“I need to tell you something,” my colleague said, catching me totally off guard.
Right before this, he had asked me for feedback on a draft article. I told him it was strong, clear, and ready to hand off for light edits before publication.
With his tight draft in hand, we were ahead of schedule against a tough deadline. I was excited and relieved. But when I looked across Zoom I didn’t see the smile I expected. His eyes cast down and he took a long breath, then looked at me.
“I used ChatGPT for a lot of it.” This was a confession; his body language and tone were unmistakable.
I laughed and reassured him that if he thought his admission would deflate my enthusiasm for the draft, the opposite was true. In fact, in the next team meeting we had, I highlighted his work and asked everyone on my team to look for ways that AI can make their lives easier.
This was less than a year ago. Since then, teams everywhere have normalized AI-assisted writing, summarization, image generation, task automation—you name it. And while real questions and caution persist, I’m struck by how quickly we’ve mainstreamed such a wide range of AI business use cases in truly short order.
That’s my first takeaway from Microsoft Envision 2023, where 1E was proud to present on the intersection of AI and Digital Employee Experience (DEX) and was the only DEX software partner Microsoft invited to participate.
Innovators send AI deeper into projects and work experiences
It won’t shock you to learn that technology execs believe AI will—directly or indirectly—shift the work of every person, in every function, in every organization, in every industry on the planet. The prediction is nothing new, but what struck me was the range, depth, and sophistication of the use cases they cited.
Judson Althoff, Microsoft EVP and Chief Commercial Officer, recalled an internal debate about how to describe something his team was building. They settled the question by asking Copilot to summarize the offering’s code in a way that clarified its value to the end user.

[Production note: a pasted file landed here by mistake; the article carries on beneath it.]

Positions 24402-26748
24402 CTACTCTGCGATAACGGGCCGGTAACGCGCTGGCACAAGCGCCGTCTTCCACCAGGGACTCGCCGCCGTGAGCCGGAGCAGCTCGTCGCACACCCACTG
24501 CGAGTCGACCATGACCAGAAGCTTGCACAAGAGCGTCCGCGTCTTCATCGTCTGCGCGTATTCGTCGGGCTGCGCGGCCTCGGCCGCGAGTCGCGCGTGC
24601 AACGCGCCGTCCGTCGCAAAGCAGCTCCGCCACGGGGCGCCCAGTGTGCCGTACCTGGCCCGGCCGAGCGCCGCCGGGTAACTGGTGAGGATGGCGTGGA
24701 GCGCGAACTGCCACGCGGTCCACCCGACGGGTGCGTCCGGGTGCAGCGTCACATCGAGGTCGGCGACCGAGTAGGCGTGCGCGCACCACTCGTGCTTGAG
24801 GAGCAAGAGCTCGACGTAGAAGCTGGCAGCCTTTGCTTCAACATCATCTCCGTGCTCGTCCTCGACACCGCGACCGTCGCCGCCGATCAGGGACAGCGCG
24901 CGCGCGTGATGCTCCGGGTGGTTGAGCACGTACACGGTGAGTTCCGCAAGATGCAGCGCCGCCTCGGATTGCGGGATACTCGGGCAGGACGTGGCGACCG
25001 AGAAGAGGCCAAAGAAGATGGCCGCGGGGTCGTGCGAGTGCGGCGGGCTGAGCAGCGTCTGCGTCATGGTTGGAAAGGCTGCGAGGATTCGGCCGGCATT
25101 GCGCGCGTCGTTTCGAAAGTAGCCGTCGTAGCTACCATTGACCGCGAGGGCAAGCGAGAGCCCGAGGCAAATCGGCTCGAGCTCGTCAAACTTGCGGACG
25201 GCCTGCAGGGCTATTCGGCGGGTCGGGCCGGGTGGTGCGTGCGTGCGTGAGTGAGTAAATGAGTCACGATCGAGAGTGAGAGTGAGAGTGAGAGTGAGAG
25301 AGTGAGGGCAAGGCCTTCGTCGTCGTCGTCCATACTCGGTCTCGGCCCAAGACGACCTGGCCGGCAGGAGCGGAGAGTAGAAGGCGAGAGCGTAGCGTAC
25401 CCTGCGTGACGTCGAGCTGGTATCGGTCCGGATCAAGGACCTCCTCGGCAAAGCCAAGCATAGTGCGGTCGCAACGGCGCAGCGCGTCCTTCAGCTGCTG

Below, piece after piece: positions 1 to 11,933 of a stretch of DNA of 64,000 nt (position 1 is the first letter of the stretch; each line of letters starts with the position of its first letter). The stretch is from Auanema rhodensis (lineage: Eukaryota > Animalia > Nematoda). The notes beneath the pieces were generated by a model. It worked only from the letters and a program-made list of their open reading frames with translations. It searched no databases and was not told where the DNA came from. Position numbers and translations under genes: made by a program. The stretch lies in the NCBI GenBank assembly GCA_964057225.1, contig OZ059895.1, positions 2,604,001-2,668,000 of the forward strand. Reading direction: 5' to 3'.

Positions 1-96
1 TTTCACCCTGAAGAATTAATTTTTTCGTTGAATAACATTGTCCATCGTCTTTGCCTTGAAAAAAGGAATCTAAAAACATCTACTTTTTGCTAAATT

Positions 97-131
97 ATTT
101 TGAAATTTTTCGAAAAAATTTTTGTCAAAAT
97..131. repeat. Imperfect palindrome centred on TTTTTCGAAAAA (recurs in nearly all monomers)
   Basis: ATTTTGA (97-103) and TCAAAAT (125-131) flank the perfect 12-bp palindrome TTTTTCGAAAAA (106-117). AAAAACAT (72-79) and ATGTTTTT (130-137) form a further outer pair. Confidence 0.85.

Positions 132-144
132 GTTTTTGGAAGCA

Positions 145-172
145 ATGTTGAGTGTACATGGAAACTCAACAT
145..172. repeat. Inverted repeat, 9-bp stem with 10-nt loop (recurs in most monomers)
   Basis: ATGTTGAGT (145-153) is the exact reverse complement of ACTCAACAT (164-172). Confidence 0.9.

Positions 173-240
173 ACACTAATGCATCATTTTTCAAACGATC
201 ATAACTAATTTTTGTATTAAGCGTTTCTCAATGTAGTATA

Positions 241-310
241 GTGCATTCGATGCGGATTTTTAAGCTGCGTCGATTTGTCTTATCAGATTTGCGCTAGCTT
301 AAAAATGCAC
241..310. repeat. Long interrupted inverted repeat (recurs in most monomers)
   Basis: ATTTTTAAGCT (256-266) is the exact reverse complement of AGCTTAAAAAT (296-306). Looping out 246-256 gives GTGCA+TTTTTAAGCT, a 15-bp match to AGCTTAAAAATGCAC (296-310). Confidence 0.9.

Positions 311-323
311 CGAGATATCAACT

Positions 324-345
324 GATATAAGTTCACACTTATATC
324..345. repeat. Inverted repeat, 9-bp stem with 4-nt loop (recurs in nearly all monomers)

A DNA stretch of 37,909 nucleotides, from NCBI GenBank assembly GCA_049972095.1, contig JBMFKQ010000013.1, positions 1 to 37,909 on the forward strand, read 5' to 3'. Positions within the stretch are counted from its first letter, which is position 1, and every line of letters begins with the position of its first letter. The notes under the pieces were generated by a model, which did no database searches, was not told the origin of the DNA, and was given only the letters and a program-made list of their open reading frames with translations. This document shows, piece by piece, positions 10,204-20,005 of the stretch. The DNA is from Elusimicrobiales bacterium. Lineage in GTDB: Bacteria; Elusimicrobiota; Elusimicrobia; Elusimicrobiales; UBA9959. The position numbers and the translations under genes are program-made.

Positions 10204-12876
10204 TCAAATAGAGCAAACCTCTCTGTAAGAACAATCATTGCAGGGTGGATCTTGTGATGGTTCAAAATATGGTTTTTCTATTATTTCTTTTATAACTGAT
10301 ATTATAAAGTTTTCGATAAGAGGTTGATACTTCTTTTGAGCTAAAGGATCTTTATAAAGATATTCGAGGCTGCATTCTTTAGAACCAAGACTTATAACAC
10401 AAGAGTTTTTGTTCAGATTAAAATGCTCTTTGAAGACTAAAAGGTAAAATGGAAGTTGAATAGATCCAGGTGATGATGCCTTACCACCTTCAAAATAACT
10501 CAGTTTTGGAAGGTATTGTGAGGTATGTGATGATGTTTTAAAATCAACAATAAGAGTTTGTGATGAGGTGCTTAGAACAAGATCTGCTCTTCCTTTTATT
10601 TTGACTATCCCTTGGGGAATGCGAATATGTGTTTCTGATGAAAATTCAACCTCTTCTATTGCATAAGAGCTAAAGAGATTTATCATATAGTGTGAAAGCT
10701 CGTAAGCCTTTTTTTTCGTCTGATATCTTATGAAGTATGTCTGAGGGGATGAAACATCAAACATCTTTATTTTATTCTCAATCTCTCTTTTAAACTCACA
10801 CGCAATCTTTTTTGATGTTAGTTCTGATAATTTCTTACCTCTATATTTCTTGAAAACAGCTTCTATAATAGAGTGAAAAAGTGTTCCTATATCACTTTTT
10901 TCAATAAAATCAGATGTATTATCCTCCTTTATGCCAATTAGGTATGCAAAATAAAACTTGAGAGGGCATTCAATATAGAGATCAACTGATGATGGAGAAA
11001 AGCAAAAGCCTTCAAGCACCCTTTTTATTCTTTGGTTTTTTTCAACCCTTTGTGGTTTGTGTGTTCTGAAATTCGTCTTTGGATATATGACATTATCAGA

Althoff and other speakers came ready with examples of unambiguous AI assists across common project components, including data wrangling, analysis, visualization, note-taking, summarization, copywriting, and design. And even though a single project may require all these pieces to fit together cohesively, each needs a different set of skills and standards.
Notably, I didn’t see any examples where AI agents replaced workers. An EY exec described the company’s AI approach as “letting employees play to their highest IQ,” and a Moody’s exec praised AI’s way of “adding value in the flow of your work each day.”
“By accelerating the time it takes to get through the mundane, it helps them get back to the things they really love,” said Althoff. He was talking about “elite developers,” but he could easily have been talking about any knowledge worker.
EX and CX are two sides of the same coin—AI can improve both
When AI helps companies create a better employee experience (EX) internally, customers get a better customer experience (CX) externally.
Microsoft Marketing Director Nikisha Reyes-Grange shared two examples of this connection. AI which helps credit card company analysts detect more instances of fraud clearly benefits cardholders by flagging fishy charges that they might miss. AI that helps tax professionals prepare better for client meetings with personalized customer record summaries clearly benefits clients by making those meetings more productive.
And in his opening keynote, Judson Althoff explained how AI that increases support specialist efficiency can increase net satisfaction because it can give customers better answers, faster.
In 1E’s talk, our CEO Mark Banfield, and VP of Product Marketing Josh Thompson explored the relationship between AI and digital employee experience (DEX). The key question is: How do we quickly find and fix issues that actually affect the end user?
Some anomalies, after all, don’t create friction and frustration. And some IT fixes may create more friction than the issue itself, or waste hours of IT time with no discernable DEX benefit.
Surveys are a good first step, but it’s hard to scale them across an IT estate because they are subjective, and making sense of survey results takes a lot of time today. 1E’s AI approach targets drift, friction, and frustration by synthesizing what endpoint agents learn from individual users and aggregating the data to create a context-aware understanding of an anomaly’s impact.
AI power is proportional to the strength of its connection to company strategy and values
“I see so many organizations are jumping into the what and the how,” observed Avanade CTO Florin Rotar. “It’s being used to create yet another funky bot…and then they get disappointed when reality bites. It goes back to the why.”
Companies that do well with AI “codify” their values and purpose into their AI solutions. In these companies, AI follows corporate strategy. They don’t chase shiny objects or build an AI feature just because a competitor did.
And then he crystallized it: “The path to production is easy. The path to value is not.”